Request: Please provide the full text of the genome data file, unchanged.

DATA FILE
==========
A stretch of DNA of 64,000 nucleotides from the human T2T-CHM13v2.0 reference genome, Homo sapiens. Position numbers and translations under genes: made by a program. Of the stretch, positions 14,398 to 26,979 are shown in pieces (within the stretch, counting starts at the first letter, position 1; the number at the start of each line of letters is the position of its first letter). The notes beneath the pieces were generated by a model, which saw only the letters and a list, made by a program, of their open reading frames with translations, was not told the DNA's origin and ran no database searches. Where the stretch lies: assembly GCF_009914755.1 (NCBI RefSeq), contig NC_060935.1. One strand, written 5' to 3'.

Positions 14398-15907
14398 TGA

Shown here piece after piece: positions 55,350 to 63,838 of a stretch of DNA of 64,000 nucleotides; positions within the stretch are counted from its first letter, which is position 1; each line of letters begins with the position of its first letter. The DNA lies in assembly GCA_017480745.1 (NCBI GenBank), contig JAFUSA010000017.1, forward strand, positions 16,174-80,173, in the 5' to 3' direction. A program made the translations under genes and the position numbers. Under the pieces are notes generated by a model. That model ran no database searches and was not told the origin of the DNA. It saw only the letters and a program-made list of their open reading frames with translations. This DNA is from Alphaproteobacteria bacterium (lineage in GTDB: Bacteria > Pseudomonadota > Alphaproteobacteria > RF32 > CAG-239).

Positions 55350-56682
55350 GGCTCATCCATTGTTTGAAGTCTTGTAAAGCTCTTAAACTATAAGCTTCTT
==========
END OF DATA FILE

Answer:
A stretch of DNA of 64,000 nucleotides from the human T2T-CHM13v2.0 reference genome, Homo sapiens. Position numbers and translations under genes: made by a program. Of the stretch, positions 14,398 to 26,979 are shown in pieces (within the stretch, counting starts at the first letter, position 1; the number at the start of each line of letters is the position of its first letter). The notes beneath the pieces were generated by a model, which saw only the letters and a list, made by a program, of their open reading frames with translations, was not told the DNA's origin and ran no database searches. Where the stretch lies: assembly GCF_009914755.1 (NCBI RefSeq), contig NC_060935.1. One strand, written 5' to 3'.

Positions 14398-15907
14398 TGA

Shown here piece after piece: positions 55,350 to 63,838 of a stretch of DNA of 64,000 nucleotides; positions within the stretch are counted from its first letter, which is position 1; each line of letters begins with the position of its first letter. The DNA lies in assembly GCA_017480745.1 (NCBI GenBank), contig JAFUSA010000017.1, forward strand, positions 16,174-80,173, in the 5' to 3' direction. A program made the translations under genes and the position numbers. Under the pieces are notes generated by a model. That model ran no database searches and was not told the origin of the DNA. It saw only the letters and a program-made list of their open reading frames with translations. This DNA is from Alphaproteobacteria bacterium (lineage in GTDB: Bacteria > Pseudomonadota > Alphaproteobacteria > RF32 > CAG-239).

Positions 55350-56682
55350 GGCTCATCCATTGTTTGAAGTCTTGTAAAGCTCTTAAACTATAAGCTTCTT